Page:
Dear blog-pals, you know by now that I really like my University of Wisconsin library card. I had to return some books, which is of course an occasion to find some more. In exploring the Matthew section (BS 2575.3) I found some other commentaries. I have found it worthwhile to read from scholars who are not from my own “school.” In other words, I cast a wide enough net to catch fish from several schools. We can fall into habitual reading where the eyes see but the mind glides across the surface. Reading some other school authors can sometimes provide a surprise.
Matthew by Douglas R. A Hare in the Interpretation series by John Knox is one example. In talking about the birth narrative in Matthew 1:18-25, he was adamant that Matthew was not speaking philosophical theology, and that one should refrain from plunking your Nicene Credal thoughts into the text.
Well, says I, what are you up to? But I continued until I found this on p. 12
“…In Hebrew, immanu means ‘with us’; El is a short form for the word for ‘God’. Again, we must be careful not to read this through Nicene glasses. In its Matthean context it focuses not on Jesus’ essence but on his function in the divine plan of salvation. At no point in his Gospel does Matthew betray any interest in the philosophy of incarnation. It remained for the Fourth Evangelist to ponder the metaphysical implications of the conviction that God was in Christ reconciling the world to himself and to articulate this deepest mystery of the Christina faith in his startling declaration: ‘and the Word became flesh and dwelt among us.’ (John 1:14)”
Well, I disagree that Matthew is not that interested in issue of the essence of Jesus as human and divine (Nicene Creed). I find a number of ways where Matthew highlights the divine nature of Jesus in his narrative. See below where I have underlined them.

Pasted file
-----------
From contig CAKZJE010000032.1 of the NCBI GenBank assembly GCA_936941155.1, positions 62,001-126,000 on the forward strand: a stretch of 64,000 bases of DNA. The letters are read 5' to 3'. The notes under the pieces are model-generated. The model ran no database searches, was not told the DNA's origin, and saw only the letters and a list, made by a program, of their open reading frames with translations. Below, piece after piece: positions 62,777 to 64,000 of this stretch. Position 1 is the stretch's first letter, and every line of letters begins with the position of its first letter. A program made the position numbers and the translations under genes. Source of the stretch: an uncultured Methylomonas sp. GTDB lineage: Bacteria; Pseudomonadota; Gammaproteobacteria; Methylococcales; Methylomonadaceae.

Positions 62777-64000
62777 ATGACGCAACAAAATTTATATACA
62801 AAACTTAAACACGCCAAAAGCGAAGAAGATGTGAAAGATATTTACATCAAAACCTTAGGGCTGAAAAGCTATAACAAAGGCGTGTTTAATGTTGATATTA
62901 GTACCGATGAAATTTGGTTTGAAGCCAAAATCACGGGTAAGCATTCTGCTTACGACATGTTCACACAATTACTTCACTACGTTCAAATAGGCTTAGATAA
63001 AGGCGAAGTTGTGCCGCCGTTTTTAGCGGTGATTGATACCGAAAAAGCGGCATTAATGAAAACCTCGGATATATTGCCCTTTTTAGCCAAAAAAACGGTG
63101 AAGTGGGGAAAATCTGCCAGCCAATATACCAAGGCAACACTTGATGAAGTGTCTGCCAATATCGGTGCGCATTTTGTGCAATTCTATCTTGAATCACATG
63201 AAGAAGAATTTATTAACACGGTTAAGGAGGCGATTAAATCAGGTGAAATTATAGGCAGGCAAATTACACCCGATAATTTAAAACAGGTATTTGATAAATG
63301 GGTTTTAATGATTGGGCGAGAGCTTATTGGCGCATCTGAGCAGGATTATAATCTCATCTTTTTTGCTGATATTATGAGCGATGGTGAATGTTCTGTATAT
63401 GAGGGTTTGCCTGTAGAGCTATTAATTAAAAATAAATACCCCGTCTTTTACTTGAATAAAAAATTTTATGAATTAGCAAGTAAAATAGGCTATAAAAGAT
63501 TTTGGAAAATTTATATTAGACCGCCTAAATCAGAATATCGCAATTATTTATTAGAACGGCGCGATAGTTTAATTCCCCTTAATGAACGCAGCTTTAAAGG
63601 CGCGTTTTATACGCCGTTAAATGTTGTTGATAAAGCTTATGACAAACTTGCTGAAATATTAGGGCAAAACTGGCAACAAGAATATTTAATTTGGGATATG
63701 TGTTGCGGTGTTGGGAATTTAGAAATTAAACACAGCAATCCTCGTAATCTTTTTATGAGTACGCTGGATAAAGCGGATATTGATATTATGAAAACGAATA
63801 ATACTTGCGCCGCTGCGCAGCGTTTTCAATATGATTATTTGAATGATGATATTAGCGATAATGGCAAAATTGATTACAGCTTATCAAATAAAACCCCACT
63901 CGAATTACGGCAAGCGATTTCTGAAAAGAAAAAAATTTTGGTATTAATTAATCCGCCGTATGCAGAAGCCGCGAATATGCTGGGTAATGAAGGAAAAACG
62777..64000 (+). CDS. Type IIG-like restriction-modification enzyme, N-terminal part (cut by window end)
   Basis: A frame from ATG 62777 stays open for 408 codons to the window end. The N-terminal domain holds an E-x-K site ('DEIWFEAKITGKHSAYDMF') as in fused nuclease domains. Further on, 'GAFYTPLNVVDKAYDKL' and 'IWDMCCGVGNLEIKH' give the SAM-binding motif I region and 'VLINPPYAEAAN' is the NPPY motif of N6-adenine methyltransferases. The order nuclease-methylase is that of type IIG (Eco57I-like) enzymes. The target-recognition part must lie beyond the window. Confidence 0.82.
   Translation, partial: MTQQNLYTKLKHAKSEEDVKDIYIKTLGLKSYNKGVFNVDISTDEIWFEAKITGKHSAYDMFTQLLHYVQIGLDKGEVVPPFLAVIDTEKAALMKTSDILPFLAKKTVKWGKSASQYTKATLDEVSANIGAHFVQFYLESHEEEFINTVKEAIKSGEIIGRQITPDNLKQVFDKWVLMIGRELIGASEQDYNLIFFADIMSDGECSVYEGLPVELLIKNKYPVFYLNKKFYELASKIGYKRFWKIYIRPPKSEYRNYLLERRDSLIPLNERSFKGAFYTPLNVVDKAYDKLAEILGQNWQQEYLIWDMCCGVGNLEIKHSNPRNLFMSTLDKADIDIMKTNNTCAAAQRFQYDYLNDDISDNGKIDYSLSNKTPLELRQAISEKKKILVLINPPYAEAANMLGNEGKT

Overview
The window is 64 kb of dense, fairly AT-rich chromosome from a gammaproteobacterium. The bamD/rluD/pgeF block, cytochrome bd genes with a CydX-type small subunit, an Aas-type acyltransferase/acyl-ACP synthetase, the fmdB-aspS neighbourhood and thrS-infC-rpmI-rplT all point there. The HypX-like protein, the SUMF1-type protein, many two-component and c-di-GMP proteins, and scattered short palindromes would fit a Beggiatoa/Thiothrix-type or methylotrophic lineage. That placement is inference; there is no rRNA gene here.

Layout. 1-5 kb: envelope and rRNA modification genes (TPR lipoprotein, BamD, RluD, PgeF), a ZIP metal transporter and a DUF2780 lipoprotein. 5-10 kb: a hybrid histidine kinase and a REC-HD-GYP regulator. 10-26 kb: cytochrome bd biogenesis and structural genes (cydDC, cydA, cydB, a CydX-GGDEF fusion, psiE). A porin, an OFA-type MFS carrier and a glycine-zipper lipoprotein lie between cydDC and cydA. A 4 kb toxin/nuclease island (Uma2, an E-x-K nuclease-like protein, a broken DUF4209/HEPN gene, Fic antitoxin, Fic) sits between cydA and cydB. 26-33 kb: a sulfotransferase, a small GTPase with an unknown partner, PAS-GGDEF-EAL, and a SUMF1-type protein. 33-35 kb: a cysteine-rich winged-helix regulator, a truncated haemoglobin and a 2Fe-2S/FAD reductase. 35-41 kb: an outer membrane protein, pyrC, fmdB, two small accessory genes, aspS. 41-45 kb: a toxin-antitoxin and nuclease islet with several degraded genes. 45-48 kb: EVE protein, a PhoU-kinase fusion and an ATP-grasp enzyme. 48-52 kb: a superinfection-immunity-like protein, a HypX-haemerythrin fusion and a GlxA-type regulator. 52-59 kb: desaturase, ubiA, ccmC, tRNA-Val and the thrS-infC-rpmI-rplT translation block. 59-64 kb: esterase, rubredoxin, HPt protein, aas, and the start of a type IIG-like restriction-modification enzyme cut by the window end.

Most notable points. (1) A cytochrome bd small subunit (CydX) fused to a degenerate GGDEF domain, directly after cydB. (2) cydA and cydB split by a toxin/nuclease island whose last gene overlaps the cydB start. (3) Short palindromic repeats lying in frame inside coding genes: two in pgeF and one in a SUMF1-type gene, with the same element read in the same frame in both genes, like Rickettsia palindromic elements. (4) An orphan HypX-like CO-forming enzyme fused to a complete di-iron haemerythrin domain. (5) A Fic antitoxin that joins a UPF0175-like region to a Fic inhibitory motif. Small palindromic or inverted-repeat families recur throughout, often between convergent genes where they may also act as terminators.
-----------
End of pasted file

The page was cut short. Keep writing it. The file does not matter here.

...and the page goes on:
18 This is how the birth of Jesus the Messiah came about: His mother Mary was pledged to be married to Joseph, but before they came together, she was found to be pregnant through the Holy Spirit. 19 Because Joseph her husband was faithful to the law, and yet did not want to expose her to public disgrace, he had in mind to divorce her quietly.
20 But after he had considered this, an angel of the Lord appeared to him in a dream and said, “Joseph son of David, do not be afraid to take Mary home as your wife, because what is conceived in her is from the Holy Spirit. 21 She will give birth to a son, and you are to give him the name Jesus, because he will save his people from their sins.”
22 All this took place to fulfill what the Lord had said through the prophet: 23 “The virgin will conceive and give birth to a son, and they will call him Immanuel” (which means “God with us”).
24 When Joseph woke up, he did what the angel of the Lord had commanded him and took Mary home as his wife. 25 But he did not consummate their marriage until she gave birth to a son. And he gave him the name Jesus.
What interests me is the idea of Function. Why and to what purpose was Jesus conceived of the Holy Spirit? That is answered in v. 21 “…you are to give him the name Jesus, because he will save his people from their sins.” I think it is probably true that Matthew’s main interest is the Function of Jesus to be the Savior. He is an evangelist, not a philosopher.
Thus my sermon was born around the two ideas:
- Who Jesus is – human and divine, son of Mary (not Joseph) and the Holy Spirit.
- What Jesus does – saves from sin – the confusion, the guilt and the power of it.